Democracy

French President Emmanuel Macron speaks during a special address to the nation, his first public comments after four weeks of nationwide 'yellow vest' (gilet jaune) protests, on December 10, 2018 in Paris. (Ludovic Marin/AFP/Getty Images)

It’s Macron’s Destiny to Be Hated

The French president can make all the concessions he wants, but he can’t make the public like him.

Far-right activists hold flares during a rally in support of martial law and cutting ties with Russia in front of the Ukrainian parliament in Kiev on Nov. 26. (Sergei Supinsky/AFP/Getty Images)

Martial Law Is a Test. Will Ukraine’s Democracy Pass?

Ukraine’s parliament resisted President Petro Poroshenko’s call for an extended state of emergency—but the battle isn’t over yet.

A supporter of ousted Prime Minister Ranil Wickremesinghe protests at a rally in Colombo, Sri Lanka on Nov. 15. (Lakruwan Wanniarachchi/AFP/Getty Images)

Asia’s Oldest Democracy Takes a Hit

Political maneuvering by Sri Lankan President Sirisena won’t end well.

Former Georgian President Mikheil Saakashvili poses in front of the Erasmus Bridge in Rotterdam, Netherlands, on Feb. 14. (Rob Engelaar/AFP/Getty Images)

Make Georgia Great Again

Georgia’s presidential election is a referendum on a government that has reversed its predecessor’s gains.

Democratic presidential candidate Bernie Sanders supporters rally in Los Angeles on May 19, 2016, to bring attention to voter suppression in Nevada. (Frederic Brown/AFP/Getty Images)

Why Is It So Hard to Vote in America?

Voter turnout lags in the world’s most powerful democracy.

A man leaves a voting booth at a polling station during parliamentary elections in Tbilisi, Georgia, on Oct. 8, 2016. (Vano Shlamov/AFP/Getty Images)

When Georgians Go Low, Other Georgians Go Lower

A young democracy in the Caucasus has adopted a very aggressive style of campaigning.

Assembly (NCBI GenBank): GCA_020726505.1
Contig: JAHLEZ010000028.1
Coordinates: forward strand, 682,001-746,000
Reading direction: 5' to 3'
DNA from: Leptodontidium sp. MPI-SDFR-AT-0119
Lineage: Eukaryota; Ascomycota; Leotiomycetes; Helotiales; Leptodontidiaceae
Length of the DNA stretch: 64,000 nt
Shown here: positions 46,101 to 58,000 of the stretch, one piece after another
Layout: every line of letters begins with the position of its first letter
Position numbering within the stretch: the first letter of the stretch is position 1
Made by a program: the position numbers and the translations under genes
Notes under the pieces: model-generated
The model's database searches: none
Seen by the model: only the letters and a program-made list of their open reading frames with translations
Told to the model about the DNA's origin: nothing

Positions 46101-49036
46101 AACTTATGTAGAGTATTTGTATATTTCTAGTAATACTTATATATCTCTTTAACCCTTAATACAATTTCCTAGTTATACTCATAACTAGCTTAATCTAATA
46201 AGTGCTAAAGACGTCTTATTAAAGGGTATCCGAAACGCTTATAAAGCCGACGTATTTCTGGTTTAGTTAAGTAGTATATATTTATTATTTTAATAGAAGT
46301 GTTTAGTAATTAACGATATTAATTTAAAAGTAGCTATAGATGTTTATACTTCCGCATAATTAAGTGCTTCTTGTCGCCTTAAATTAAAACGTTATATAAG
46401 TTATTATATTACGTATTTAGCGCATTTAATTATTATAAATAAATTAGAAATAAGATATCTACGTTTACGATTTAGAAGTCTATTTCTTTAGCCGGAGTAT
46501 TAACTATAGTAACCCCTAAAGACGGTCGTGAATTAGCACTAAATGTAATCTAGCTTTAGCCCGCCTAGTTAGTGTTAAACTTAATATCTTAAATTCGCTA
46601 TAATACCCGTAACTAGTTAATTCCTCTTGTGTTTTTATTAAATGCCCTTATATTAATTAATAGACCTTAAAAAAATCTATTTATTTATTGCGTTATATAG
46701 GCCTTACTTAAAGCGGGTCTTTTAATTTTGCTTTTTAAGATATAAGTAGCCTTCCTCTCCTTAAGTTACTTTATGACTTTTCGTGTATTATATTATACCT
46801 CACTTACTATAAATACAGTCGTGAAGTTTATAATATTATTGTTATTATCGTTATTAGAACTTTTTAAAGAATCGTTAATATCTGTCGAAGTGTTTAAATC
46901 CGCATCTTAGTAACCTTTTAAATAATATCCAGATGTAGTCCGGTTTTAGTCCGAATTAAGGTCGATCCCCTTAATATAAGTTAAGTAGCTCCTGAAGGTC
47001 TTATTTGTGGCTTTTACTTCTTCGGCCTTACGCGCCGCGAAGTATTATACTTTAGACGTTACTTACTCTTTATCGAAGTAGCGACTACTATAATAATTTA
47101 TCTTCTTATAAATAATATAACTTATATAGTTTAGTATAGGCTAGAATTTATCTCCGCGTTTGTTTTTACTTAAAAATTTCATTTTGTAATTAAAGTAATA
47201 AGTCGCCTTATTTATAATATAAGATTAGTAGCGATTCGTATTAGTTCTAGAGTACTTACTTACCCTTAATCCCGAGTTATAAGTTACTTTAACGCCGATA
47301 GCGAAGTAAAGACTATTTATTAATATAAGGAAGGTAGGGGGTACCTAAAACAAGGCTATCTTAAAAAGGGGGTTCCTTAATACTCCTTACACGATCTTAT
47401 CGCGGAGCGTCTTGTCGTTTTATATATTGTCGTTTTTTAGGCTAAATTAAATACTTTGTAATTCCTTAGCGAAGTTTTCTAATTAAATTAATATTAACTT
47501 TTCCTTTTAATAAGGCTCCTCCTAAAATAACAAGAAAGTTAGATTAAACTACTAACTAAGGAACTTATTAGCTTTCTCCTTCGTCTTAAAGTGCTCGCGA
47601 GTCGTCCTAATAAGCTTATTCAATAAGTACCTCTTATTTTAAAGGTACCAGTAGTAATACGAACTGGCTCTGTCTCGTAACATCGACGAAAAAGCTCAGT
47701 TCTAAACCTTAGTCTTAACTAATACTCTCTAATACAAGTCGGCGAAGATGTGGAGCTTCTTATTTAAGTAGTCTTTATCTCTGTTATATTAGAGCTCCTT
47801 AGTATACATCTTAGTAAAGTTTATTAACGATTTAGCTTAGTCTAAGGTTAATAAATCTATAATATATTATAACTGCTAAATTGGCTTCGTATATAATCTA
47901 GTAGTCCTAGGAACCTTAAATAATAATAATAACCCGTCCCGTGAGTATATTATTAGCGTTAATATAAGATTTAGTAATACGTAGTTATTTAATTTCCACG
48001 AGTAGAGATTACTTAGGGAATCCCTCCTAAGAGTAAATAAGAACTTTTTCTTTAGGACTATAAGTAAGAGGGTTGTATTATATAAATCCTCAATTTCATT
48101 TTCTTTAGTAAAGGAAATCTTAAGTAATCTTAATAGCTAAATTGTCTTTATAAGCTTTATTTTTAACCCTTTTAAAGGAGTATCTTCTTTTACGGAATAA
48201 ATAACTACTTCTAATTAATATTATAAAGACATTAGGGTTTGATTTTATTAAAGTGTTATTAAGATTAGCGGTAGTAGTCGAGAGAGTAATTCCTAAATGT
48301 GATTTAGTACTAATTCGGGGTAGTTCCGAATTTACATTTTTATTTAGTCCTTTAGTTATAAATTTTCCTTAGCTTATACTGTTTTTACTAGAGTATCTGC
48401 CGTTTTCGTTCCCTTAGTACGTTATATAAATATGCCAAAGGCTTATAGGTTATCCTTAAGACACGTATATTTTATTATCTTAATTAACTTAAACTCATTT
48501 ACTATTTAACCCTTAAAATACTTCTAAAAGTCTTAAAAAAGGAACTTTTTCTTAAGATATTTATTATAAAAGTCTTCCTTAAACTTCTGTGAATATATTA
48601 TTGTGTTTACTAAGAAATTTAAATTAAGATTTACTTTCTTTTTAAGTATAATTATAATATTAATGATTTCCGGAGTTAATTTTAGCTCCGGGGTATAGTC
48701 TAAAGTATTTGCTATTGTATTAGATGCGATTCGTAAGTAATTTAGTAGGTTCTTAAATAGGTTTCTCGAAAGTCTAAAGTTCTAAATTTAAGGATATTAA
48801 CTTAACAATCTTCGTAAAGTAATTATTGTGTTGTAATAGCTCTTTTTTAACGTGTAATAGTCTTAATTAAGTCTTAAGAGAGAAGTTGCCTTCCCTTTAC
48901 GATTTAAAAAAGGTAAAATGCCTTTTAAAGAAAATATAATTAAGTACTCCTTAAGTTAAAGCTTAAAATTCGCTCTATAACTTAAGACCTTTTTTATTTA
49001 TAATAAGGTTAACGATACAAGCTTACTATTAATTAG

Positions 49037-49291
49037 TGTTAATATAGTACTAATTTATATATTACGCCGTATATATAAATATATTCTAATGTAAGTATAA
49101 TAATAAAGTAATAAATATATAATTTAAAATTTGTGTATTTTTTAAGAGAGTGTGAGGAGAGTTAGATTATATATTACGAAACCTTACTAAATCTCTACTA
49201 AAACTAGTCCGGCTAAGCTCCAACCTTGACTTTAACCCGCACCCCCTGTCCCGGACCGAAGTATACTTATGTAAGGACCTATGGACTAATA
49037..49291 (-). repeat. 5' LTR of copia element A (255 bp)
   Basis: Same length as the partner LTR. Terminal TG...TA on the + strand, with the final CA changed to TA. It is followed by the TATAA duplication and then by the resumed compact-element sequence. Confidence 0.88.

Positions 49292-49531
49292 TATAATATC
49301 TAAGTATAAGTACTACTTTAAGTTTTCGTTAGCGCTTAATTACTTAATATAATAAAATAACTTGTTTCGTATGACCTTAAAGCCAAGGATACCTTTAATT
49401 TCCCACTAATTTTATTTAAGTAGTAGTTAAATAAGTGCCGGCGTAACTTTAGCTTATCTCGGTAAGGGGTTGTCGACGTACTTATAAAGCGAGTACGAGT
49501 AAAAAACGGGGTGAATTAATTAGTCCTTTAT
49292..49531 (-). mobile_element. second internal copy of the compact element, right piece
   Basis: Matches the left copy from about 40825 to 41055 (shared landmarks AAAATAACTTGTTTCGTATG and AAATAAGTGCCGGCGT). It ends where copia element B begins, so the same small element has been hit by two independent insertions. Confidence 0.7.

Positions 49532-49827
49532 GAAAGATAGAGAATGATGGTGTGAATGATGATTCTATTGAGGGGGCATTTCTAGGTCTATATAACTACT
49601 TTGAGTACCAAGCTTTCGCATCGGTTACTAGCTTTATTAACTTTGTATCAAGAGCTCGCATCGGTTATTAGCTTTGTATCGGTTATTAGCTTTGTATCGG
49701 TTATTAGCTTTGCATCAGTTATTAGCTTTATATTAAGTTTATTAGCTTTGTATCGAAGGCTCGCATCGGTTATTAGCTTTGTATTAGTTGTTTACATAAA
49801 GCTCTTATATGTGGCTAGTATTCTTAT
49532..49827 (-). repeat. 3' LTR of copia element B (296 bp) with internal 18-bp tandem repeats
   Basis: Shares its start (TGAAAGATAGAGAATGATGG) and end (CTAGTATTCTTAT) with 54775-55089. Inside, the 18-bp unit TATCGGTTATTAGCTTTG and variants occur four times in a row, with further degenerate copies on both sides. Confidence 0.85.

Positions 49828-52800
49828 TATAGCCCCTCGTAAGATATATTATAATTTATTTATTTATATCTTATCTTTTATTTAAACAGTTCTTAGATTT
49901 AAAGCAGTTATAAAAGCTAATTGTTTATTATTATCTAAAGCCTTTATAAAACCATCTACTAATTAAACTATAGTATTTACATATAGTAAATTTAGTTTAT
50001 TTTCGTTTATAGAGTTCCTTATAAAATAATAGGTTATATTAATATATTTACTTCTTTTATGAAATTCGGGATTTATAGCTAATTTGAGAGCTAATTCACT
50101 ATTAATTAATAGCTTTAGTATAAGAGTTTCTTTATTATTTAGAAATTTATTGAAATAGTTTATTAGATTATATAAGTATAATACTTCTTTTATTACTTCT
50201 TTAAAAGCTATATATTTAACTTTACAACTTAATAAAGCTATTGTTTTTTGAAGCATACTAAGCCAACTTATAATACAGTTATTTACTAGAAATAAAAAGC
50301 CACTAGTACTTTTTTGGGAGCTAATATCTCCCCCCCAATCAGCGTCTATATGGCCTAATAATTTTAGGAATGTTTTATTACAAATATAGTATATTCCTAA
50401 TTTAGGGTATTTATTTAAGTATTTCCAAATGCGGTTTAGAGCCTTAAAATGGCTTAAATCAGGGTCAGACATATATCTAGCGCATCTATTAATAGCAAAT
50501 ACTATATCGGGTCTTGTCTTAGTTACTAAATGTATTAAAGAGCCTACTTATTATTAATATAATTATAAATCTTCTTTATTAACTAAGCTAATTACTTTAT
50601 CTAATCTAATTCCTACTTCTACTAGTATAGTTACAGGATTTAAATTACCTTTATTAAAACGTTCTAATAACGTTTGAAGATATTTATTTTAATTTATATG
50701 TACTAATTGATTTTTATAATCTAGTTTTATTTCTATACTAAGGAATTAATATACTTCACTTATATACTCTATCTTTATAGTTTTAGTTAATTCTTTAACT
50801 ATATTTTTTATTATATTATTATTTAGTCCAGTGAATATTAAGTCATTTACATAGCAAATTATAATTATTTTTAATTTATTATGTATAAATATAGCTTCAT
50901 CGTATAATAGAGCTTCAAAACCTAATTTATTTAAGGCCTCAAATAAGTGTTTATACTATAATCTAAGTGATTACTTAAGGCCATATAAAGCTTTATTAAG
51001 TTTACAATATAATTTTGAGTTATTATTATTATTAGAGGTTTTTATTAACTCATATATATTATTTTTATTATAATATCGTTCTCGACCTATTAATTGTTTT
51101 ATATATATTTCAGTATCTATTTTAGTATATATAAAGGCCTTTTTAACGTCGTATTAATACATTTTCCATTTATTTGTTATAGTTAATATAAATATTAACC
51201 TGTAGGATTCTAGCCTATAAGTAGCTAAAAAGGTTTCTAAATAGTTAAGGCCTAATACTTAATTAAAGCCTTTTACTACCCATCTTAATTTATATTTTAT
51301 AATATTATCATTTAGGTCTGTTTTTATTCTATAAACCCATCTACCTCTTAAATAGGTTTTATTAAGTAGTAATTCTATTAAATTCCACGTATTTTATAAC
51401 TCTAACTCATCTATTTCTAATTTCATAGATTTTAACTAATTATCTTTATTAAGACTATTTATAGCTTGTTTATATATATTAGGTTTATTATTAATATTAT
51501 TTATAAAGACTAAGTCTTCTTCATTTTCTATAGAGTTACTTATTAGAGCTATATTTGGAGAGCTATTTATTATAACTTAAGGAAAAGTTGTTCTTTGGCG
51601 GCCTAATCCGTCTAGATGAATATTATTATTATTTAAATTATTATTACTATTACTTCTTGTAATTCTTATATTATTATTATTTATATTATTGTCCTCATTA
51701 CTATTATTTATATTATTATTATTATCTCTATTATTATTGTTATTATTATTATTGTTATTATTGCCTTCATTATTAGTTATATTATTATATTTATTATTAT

Saudi Crown Prince Mohammed bin Salman attends the Future Investment Initiative conference in Riyadh, Saudi Arabia, on Oct. 23. (Fayez Nureldine/AFP/Getty Images)

Mohammed bin Salman Isn’t Saudi Arabia’s First Fake Reformer

The United States has a long history of getting duped by Saudi leaders promising to change their country for the better.

Jair Bolsonaro, the president-elect of Brazil, casts his vote in Rio de Janeiro on Oct. 28. (Ricardo Moraes-Pool/Getty Images)

Bolsonaro Can’t Destroy Brazilian Democracy

Brazil’s new president is a throwback to its authoritarian past—but the country is more resilient than it used to be.

Brazilian Workers’ Party presidential candidate Fernando Haddad campaigns on Oct. 27 in São Paulo. (Victor Moriyama/Getty Images)

‘Brazil Needs Peace and Not Hate’

Ahead of a runoff presidential election, Workers’ Party candidate Fernando Haddad spoke with Foreign Policy about Brazil’s future.

Demonstrators wave a British flag with European Union stars and European Union flags as they take part in a march calling for a People's Vote on the final Brexit deal, in central London on Oct. 20.

A Second Vote on Brexit Won’t Enhance Democracy. It Will Undermine It.

The elitist proponents of a “people’s vote” don’t care about the popular will. They only care about getting the outcome they want.

Members of the Cameroonian Gendarmerie patrol in Omar Bongo Square in Buea, Cameroon’s majority-Anglophone southwestern province’s capital, during a political rally for incumbent President Paul Biya on Oct. 3. (Marco Longari/AFP/Getty Images)